As far as the number of… of boats, recreational boats that we have now or in the time of Washington, the boats that were registered in Washington’s time, I assume, because there was a statute, were registered with the U.S. government, as Mr. Sisson’s boat was.

It was enrolled under the laws of the United States with the U.S. Coast Guard.

Today we have statistics that go beyond the vessels that are enrolled, your… usually your rowboat or your small sailboat are not enrolled with the Coast Guard, but large vessels such as this are.

This is a boat that is designed, as any commercial ship is, for people to literally live on.

John Paul Stevens:

You say they are, are they required by statute to be enrolled, or is it a voluntary matter?

Warren J. Marwedel:

In most instances it is a voluntary matter.

You get to a certain size and use, I am not that familiar with the statute, but you get to the point where you have to.

Also, when you–

John Paul Stevens:

This is to facilitate the transfer of title when you sell the boat, isn’t it?

Warren J. Marwedel:

–Correct.

And most lending institutions, boats of this size are… usually you borrow money to buy a boat of this size, so the lending institutions require that you have this type of enrollment.

We also get… if we are going to look at commerce, which is not set out in any of the statutes, and in the history of the admiralty side of the court, commerce was not the issue.

Commerce is mentioned as the underpinning originally for the limitation act, which has been amended many times in the last century and in this century.

Congress has never amended it to include Congress.

It includes pleasure craft, in spite of lower courts suggesting that admiralty jurisdiction should not be extended to pleasure craft.

Congress has never amended out the inclusion of all vessels on all waters.

But what is commerce?

These boats now are… are built all over the country.

Warren J. Marwedel:

We see them go down our highways.

There is not admiralty jurisdiction yet, but they are in the stream of commerce.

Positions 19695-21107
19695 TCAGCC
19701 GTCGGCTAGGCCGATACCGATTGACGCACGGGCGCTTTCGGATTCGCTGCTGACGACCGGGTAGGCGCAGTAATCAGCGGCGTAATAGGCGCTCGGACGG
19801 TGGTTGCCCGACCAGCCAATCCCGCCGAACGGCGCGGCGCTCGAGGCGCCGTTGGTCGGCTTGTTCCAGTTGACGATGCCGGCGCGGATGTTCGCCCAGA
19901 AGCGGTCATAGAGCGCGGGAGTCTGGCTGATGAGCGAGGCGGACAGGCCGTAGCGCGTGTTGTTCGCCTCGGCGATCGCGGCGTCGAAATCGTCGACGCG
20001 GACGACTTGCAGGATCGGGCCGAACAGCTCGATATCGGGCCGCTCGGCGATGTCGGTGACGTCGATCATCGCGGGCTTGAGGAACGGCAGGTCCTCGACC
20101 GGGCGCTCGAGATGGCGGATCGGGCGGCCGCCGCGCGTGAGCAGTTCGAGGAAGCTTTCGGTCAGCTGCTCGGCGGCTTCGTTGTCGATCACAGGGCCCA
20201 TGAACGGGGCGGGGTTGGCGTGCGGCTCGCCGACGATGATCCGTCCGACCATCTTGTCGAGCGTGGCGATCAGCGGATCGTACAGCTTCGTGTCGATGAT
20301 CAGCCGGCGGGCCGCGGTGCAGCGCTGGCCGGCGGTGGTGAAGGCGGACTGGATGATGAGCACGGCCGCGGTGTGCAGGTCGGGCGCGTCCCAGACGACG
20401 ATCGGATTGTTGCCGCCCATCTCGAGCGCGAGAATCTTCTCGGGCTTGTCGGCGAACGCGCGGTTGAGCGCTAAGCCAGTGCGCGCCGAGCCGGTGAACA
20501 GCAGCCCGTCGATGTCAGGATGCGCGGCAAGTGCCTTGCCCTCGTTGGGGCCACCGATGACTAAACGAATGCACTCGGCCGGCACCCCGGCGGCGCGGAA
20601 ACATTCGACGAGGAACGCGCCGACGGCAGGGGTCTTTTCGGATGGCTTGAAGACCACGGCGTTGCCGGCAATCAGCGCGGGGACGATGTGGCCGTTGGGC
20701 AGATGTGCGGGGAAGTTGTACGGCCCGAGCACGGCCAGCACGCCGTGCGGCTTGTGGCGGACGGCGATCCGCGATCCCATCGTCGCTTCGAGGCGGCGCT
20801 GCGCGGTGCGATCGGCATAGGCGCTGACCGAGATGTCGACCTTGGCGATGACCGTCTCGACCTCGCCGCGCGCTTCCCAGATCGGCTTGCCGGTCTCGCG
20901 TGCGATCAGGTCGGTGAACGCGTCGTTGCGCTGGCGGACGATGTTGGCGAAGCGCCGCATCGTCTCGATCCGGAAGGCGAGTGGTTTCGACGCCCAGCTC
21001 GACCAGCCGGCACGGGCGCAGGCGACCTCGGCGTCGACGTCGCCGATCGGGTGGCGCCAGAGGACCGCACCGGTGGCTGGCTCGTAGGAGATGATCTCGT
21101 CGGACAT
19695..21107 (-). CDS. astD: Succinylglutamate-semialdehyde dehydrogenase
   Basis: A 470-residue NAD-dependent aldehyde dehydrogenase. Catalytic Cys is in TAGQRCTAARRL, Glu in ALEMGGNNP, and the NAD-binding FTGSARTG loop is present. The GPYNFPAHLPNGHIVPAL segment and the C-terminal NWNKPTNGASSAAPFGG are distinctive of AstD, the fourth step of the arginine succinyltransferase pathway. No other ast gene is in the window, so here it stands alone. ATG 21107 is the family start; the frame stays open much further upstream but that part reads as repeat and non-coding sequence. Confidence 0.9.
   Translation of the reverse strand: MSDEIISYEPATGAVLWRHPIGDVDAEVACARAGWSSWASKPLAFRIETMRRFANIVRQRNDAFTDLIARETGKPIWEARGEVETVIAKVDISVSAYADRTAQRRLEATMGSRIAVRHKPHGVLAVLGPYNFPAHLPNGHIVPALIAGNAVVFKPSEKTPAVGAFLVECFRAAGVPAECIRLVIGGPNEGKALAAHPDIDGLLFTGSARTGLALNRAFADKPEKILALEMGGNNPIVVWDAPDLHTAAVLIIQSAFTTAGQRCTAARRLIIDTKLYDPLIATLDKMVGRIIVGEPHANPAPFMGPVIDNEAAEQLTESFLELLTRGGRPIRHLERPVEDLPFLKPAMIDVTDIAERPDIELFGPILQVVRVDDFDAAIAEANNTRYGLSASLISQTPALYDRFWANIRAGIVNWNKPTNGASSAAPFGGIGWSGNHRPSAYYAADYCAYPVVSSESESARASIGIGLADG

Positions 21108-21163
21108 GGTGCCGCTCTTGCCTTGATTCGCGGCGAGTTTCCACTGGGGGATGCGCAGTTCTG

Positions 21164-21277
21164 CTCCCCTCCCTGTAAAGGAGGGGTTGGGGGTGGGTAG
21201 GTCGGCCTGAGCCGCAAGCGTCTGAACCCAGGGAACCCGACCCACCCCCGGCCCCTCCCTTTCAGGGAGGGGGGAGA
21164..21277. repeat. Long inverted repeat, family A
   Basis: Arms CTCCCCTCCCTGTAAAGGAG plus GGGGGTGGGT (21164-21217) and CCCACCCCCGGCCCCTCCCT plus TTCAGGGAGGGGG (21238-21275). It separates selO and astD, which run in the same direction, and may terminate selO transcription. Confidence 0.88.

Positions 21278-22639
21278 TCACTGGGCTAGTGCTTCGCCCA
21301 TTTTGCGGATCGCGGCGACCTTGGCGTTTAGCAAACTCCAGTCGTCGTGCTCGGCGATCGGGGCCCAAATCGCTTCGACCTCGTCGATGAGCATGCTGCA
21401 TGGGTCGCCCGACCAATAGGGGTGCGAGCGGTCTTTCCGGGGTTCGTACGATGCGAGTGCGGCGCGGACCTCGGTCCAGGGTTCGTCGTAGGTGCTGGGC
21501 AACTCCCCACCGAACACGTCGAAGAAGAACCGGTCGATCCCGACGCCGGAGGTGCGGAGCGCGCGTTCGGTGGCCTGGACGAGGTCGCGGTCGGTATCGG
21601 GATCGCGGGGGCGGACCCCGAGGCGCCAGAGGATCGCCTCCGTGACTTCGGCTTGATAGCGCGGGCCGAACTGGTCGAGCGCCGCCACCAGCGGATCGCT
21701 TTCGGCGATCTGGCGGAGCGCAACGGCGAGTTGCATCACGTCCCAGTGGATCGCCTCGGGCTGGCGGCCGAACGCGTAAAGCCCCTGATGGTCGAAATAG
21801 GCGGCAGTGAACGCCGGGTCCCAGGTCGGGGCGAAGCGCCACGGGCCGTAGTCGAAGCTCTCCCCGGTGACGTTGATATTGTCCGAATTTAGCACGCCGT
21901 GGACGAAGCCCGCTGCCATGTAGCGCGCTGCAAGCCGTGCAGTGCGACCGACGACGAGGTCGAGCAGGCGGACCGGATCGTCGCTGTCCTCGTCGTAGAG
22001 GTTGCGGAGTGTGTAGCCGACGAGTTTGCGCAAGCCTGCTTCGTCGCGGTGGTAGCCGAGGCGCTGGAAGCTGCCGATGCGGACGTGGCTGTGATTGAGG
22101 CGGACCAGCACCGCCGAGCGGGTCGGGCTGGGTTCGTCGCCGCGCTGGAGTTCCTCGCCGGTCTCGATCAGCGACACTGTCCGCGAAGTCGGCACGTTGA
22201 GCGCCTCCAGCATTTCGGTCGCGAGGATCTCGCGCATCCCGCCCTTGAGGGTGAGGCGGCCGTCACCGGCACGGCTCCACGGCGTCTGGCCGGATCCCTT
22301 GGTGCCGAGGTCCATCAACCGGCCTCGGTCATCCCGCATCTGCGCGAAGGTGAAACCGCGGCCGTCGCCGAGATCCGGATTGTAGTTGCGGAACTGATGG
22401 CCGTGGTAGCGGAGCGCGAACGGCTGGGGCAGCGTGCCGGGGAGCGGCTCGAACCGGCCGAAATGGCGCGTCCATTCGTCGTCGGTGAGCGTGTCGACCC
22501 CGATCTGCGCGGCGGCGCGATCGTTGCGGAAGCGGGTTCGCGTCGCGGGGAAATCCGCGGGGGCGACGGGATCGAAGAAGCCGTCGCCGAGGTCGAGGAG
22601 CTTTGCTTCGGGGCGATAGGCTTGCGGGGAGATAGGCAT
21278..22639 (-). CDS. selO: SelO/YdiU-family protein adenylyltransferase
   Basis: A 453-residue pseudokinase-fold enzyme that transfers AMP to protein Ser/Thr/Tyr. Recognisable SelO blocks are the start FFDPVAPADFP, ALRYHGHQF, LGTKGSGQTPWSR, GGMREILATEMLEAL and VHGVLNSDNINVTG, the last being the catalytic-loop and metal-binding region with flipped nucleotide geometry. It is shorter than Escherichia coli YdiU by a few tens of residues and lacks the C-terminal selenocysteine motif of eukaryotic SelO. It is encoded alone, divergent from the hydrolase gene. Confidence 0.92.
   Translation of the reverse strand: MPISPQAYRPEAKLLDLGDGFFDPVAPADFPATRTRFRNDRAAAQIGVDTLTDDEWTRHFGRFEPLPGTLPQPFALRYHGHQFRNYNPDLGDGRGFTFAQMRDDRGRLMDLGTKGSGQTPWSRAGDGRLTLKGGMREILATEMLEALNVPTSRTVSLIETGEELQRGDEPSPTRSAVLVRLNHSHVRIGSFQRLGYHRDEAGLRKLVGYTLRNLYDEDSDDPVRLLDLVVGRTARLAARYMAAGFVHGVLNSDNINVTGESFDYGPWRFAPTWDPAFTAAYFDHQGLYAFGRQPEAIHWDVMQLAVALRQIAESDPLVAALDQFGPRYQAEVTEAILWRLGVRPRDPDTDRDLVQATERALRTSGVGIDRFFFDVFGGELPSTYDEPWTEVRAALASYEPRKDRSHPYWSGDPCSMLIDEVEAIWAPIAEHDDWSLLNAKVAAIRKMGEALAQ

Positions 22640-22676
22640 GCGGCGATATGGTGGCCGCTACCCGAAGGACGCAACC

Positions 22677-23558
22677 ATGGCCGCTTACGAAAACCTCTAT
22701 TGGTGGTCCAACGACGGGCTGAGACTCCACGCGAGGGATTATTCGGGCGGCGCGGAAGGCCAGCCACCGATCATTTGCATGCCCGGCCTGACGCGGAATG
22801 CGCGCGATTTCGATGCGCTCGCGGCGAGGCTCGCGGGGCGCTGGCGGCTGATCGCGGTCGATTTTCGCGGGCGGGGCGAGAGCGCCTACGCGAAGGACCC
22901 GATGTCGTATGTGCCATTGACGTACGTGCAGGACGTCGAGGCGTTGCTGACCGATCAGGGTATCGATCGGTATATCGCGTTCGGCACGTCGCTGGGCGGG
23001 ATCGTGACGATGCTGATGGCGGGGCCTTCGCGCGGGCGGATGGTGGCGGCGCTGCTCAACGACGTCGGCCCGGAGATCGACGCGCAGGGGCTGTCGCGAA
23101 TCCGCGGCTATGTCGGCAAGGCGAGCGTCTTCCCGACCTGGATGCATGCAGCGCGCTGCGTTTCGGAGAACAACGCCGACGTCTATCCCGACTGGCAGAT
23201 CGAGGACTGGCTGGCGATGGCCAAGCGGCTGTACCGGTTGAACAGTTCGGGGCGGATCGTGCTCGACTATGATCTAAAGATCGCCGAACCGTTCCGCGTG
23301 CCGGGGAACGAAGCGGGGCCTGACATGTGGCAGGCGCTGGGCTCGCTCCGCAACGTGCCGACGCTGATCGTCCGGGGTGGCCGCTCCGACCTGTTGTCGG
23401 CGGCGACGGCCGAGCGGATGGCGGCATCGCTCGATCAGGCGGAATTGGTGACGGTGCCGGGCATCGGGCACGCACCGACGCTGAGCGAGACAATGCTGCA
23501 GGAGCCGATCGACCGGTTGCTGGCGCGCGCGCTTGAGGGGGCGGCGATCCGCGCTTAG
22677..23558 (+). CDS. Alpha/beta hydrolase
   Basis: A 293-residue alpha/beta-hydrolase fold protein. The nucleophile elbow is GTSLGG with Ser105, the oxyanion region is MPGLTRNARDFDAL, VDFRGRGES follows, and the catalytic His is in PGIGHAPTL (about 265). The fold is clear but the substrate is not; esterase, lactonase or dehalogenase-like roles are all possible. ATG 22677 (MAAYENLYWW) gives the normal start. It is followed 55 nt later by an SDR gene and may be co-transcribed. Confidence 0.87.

They are bought and sold, they are insured, they buy fuel, they pay taxes.

People hire crew members to work on pleasure craft.

Mr. Trump’s yacht’s got a crew that is paid.

That is a very large yacht, but it is still a pleasure craft.

I would suggest that all of these boats are part of… part of commerce.

We are a changing society.

We are becoming a service society, we are becoming a society that has a lot of recreation.

It is big business in this country.

And it is using the natural resource, the resource that the admiralty courts used to supervise.

The commercial court, which you will find still in Europe… there used to be a distinction where matters that happened on the water involving vessels were handled in the admiralty court.

Matters involving loss of cargo, liens, contracts, bills of lading, were handled in a commercial court.

In this country it is all combined together.

I submit that the admiralty jurisdiction under the Constitution extends to navigable waters for all purposes.

It has been traditionally used and extended to vessels operating on navigable waters.

We submit that our vessel was in fact in navigation, although it was not navigating through the water.

It was crewed, it was manned, it was ready to go.

That it is a vessel, it is on a navigable water, it should be covered by the admiralty jurisdiction.

And we ask that the Court reverse the Seventh Circuit.

William H. Rehnquist:

Thank you, Mr. Marwedel.

The case is submitted.

The honorable court is now adjourned until tomorrow at ten o’clock.